RAMming home the Advantage

Ram Trucks Australia certainly is making hay while the sun shines by currently offering the vehicles that Australians want to buy, even during these difficult times. As at July 2020, sales of RAM trucks in Australia were up by 45.6% for the year to date compared with 2019 figures.

Yes they are big and brash, but beyond that I wanted to find out what the appeal was for the Australian consumer. According to a Ram Trucks Australia Spokesperson over 50% of RAM customers use their trucks for towing – be it trailers, jet skis, boats or horse floats. DWM asked what the breakdown of male/female buyers for RAM Trucks were and although it is difficult to determine according to the RAM spokesperson it’s “probably more female buyers than you’d expect.”

Towing and the flexibility of the cargo area certainly give RAM trucks an advantage. The RAM 1500 series trucks have a towing capacity of up to 4,500kg on the 70mm ball. In the Express Crew Cab Petrol variant I drove the payload for the tub was 830kg, but in the Express Quad Cab this increases to 850kg.

The tub length in the Express Crew Cab is 1700mm long and in Quad Cab this increases to 1930mm and it is wide enough to swallow a full-size pallet with ease plus it is lined with a spray-on heavy duty coating that is slip resistant. I really liked the divider in the tub as it meant I could section off a small area at the back of the tub for the groceries so they didn’t end up rolling all over the tub and were kept separate from whatever else you may have stored at the front of the tub so they don’t get squashed. The divider can also be used to extend the tub out to the back of the tailgate for carrying longer items like a motorbike. The divider is easy to install at the back of the truck and you get four strong tie down points to ensure your load is well secured.

The tonneau cover over the tub can be locked down from the inside and is easily unclipped and can be rolled back over itself by one person and completely removed or secured with clips and left in place at the front. Available on the Crew Cab models is the very handy RamBoxes running along the tub on each side that have 201 litres of storage for items like helmets, chainsaws, fishing rods or whatever else you need securely store. The Boxes are weatherproof and water resistant and have drain holes in the bottom so you can even fill them with ice and keep your drinks cool.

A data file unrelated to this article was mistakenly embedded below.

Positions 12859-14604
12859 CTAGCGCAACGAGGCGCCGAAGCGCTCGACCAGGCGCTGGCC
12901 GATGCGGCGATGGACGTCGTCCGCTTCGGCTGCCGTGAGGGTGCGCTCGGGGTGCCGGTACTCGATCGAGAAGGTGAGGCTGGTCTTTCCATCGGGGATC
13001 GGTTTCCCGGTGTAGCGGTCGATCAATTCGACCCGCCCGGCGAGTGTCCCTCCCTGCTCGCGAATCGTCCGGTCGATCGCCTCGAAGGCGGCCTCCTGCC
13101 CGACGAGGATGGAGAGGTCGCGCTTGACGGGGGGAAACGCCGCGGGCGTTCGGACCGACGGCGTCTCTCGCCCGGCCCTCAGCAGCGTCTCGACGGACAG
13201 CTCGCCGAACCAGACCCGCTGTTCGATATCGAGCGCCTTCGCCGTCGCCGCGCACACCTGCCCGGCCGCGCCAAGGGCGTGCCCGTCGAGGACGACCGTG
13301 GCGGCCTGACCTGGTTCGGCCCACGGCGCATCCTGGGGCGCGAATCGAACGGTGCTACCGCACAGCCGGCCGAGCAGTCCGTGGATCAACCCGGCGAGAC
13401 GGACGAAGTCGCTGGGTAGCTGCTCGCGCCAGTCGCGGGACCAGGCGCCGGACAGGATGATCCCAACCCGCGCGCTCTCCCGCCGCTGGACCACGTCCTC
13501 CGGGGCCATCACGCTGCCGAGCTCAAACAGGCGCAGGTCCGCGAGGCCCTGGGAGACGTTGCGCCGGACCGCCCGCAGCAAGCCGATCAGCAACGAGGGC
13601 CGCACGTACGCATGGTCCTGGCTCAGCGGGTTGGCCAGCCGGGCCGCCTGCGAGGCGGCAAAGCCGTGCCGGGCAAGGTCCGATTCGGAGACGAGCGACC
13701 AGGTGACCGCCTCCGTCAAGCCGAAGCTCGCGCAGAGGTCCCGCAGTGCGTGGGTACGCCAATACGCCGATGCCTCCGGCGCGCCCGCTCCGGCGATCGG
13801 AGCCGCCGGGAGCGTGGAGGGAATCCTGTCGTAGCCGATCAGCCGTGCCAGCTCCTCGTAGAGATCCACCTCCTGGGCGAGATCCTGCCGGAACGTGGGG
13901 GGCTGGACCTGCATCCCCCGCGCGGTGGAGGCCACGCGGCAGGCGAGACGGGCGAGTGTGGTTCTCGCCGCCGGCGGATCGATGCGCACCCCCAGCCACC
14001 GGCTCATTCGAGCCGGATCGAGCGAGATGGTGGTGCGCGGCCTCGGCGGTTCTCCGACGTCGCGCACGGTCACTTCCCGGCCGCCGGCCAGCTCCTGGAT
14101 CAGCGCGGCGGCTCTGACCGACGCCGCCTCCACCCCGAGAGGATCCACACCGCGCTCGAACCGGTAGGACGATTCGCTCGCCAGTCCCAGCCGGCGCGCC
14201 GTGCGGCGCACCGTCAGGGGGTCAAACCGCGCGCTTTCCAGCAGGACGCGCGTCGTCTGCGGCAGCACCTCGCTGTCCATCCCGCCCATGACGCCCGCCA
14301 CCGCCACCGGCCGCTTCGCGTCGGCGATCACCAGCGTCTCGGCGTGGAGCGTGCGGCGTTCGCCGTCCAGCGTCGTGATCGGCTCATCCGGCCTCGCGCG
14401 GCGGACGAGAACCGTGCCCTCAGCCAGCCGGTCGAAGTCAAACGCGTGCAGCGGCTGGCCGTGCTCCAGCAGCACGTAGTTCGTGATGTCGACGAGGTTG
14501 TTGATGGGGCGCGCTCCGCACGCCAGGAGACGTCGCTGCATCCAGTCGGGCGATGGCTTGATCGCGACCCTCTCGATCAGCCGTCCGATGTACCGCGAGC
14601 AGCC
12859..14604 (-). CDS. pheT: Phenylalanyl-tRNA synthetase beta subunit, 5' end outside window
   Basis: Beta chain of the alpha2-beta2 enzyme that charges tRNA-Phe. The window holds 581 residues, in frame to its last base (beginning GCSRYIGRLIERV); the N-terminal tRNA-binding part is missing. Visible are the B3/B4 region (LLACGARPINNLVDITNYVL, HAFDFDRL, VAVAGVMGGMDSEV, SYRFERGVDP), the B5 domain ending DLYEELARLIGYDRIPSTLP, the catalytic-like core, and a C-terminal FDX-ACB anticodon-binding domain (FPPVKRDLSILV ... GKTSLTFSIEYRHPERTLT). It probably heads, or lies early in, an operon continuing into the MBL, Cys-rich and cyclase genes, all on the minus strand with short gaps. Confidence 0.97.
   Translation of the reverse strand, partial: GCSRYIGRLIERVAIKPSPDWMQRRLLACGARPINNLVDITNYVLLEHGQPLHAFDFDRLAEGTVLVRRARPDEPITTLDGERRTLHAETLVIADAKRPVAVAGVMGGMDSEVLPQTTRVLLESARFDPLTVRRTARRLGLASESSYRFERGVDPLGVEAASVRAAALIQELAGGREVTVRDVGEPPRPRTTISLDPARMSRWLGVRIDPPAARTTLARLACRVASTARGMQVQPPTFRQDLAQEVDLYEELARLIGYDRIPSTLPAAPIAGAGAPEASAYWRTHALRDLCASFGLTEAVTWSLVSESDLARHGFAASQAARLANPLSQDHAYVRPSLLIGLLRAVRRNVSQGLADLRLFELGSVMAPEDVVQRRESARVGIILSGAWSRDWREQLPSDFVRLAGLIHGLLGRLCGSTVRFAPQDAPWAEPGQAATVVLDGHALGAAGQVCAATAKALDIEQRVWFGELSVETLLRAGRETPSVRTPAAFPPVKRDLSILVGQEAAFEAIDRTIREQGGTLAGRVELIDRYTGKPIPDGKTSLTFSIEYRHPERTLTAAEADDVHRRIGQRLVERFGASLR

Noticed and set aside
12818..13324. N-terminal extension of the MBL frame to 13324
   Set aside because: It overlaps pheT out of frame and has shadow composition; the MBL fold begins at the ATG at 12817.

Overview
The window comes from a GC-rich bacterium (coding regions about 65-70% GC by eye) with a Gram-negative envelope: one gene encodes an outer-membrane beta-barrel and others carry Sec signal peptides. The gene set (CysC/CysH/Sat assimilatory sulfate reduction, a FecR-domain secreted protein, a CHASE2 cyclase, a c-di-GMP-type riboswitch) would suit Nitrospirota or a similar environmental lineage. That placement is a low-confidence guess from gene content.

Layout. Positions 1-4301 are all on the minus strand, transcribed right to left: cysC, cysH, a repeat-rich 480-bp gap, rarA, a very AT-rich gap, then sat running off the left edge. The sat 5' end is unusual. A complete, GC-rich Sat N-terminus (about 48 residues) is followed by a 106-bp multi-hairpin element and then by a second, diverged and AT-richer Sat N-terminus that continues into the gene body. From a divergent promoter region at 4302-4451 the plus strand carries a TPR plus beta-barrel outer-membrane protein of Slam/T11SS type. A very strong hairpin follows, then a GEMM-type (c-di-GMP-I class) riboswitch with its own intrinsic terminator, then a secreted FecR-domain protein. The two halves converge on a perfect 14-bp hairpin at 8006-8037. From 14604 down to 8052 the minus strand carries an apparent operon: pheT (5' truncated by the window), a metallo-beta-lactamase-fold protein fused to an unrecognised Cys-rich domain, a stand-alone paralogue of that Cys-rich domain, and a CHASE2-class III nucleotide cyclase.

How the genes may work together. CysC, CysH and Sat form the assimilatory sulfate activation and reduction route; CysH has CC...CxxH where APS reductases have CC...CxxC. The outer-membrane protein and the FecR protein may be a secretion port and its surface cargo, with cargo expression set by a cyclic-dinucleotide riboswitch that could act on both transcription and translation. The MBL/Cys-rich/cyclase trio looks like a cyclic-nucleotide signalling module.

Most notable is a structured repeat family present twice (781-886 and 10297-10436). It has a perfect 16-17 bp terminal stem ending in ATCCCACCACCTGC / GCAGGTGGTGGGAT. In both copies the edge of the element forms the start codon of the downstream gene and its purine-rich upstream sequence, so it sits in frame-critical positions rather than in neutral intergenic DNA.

To haul all of your stuff you are going to need some serious pulling power at the front of such a big truck and in the RAM 1500 I drove this was a 5.7 litre hemi V8 that produces 291kW @ 5,600 rpm and 556Nm @ 3,950 rpm. The engine is fitted with fuel saving technology that reverts to ECO mode when you are on the motorway, but even with this technology you will be thankful that you have 121 litre fuel tank and that the RAM runs on 95RON petrol. The official combined fuel efficiency is 12.2L/100km and for my time with the RAM I used 17.3L/100km.

The V8 engine is paired with an automatic – TORQUEFLITE 8-Speed transmission and with various operating modes 2WD High; 4WD High, Locked; Neutral; and 4WD Low, Locked. I didn’t do any four-wheel driving on the weekend I had the RAM, but the high ride height, 15.2 degree approach angle and 23.7 degree departure angle would mean it could straddle some pretty serious terrain. If you go off-road you will appreciate that under the wheel arches is hard plastic that can easily be washed and that you have a full-size spare wheel in the case of a puncture.

So how big is the RAM you ask? Well when I was sitting up in the driver’s seat I felt like I was looking down on everyone else who was driving a normal sized SUV or ute. The body is over half a metre (509mm) off the ground, so you definitely need to use the running board to get yourself up into the truck. This is also something to think about if you are going to be regularly lifting your small child up and securing them into their car seat. The RAM’s overall height is just less than two metres, but with a length of 5,833mm it would be a brave person who tries to negotiate a shopping centre carpark in it. If it were me, I would only ever park on the street, a wide street because the official turning circle is 12.1 metres.